Among the biggest disappointments from 2020 was the deflating rookie campaign from Broncos wide receiver Jerry Jeudy. Despite ranking sixth among all receivers in Air Yards (1,529), sixth in receiving average (16.5 yards per catch) and 19th in yards after catch per reception (5.46), he finished as Fantasy's 58th-best receiver in PPR points per game.
We can pin a lot of Jeudy's problems on his quarterback play. Only 58.1% of the targets he saw were catchable, second-worst among all receivers with at least 100 targets. He also had just five red-zone targets and caught none of them. Of course, Jeudy is also responsible for 12 drops, many of which came on contested catches.
The good news? Jeudy looked like his former self against the Vikings, albeit in limited playing time. He found separation through his precise route-running on several plays (including downfield on the Hamler touchdown) and made the most of it when he caught a middle-field throw from Drew Lock, evaded tacklers, followed a block to get to the edge and sped off for a 33-yard gain. He also got himself open in the end zone on a slant that Lock was a beat too slow on, and had a deep ball fall about a half-yard in front of him down the left sideline.
These were encouraging steps -- there were no drops, there were plenty of high-value opportunities and there were better passes thrown his way compared to last year's junk. To that end, he will either have an improved Lock as his quarterback, or he'll have a conservative thrower in Teddy Bridgewater. Either option is an upgrade over what he dealt with in 2020.
At this point, the biggest issue with Jeudy may have nothing to do with his skill-set and everything to do with who he plays with. Courtland Sutton is nearing a return to the preseason field, tight end Noah Fant will contend for six targets per game, and KJ Hamler flashed his speed against the Vikings. Denver's receiving corps is deep and dangerous. While that probably means Jeudy will almost never see any double coverage, it also means his target volume won't get to a point we'll really be comfortable with week in and week out. Remember, nearly all of his 2020 numbers came without Sutton.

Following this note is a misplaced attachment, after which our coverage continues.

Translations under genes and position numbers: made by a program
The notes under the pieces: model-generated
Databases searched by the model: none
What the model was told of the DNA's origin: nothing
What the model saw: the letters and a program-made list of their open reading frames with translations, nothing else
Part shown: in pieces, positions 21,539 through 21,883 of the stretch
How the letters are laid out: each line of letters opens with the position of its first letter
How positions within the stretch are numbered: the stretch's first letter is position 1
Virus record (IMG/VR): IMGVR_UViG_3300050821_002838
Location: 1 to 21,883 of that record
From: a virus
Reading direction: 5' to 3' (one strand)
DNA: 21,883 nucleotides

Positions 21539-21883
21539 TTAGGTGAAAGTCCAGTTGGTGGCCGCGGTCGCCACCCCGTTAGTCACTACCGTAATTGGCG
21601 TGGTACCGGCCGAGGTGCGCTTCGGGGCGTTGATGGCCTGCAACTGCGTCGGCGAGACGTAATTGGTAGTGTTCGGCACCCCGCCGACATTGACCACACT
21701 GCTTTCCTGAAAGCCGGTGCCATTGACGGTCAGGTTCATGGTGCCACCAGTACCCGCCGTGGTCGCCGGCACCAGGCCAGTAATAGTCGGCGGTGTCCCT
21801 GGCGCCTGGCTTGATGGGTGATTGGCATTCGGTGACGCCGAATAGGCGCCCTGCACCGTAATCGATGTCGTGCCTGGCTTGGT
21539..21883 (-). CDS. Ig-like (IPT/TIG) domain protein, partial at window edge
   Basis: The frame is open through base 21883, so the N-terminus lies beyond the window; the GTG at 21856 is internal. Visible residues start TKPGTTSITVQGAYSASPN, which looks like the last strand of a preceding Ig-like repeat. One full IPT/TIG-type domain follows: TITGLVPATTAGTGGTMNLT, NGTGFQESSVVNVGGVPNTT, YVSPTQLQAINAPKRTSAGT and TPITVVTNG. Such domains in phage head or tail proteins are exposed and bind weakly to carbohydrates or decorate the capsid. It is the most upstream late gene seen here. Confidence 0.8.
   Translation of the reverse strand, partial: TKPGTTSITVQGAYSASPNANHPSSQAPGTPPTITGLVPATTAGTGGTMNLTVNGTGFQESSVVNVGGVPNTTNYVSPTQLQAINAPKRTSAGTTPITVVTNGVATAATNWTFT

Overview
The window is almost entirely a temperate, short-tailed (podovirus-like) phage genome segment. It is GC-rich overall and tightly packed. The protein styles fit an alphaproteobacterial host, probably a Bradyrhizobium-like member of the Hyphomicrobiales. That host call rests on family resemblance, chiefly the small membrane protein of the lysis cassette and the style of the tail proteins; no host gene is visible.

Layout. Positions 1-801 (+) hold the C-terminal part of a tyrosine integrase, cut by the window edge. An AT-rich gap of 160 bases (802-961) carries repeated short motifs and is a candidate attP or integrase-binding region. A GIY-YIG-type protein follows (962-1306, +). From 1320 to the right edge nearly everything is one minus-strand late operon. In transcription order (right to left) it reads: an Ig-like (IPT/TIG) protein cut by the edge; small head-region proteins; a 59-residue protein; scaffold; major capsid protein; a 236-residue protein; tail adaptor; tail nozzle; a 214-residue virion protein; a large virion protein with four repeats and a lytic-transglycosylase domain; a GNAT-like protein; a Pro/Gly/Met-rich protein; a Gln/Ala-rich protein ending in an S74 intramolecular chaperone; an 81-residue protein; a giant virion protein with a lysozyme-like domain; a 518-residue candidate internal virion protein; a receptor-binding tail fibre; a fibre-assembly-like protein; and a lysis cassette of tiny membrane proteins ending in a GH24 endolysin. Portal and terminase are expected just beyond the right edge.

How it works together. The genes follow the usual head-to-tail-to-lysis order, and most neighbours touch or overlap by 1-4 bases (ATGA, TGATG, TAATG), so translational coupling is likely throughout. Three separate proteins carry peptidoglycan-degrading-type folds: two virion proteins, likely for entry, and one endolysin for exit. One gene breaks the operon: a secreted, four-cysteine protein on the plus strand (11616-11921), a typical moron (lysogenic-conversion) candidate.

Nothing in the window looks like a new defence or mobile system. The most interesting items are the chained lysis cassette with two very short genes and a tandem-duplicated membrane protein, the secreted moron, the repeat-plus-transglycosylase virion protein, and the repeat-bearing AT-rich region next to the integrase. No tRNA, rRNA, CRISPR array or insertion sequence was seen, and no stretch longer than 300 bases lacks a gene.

Let's hope Jeudy becomes far more efficient even if his target share doesn't quite exceed what we saw last season. As of now, he's still worthy of a pick around 70th overall.
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Two new breakouts
When you shop for late-round receivers, check out Jakobi Meyers with the Patriots and Marquez Callaway with the Saints. They're different types of receivers in very different offenses, but both have similar upside for your Fantasy team.
The preseason film against Washington showed Meyers routinely getting at least a half-step separation. One of his moves is a quick stutter-step to freeze the defensive back lined up across from him at the snap of the ball. From there he races downfield and cuts quickly to get open for his quarterback. He played almost entirely out of the slot, which you may consider the old "Edelman" role in New England. He saw 20.4% of Cam Newton's targets last year, most of which came in the final 11 weeks of the season, so he'll be on the veteran's radar when he plays, but will probably see a mild increase once accurate rookie Mac Jones gets under center. Jones won't run as much as Newton and is more accurate. You won't lose with either quarterback throwing to Meyers, which is just another reason why I love taking Meyers in full- and half-PPR formats just before 100th overall.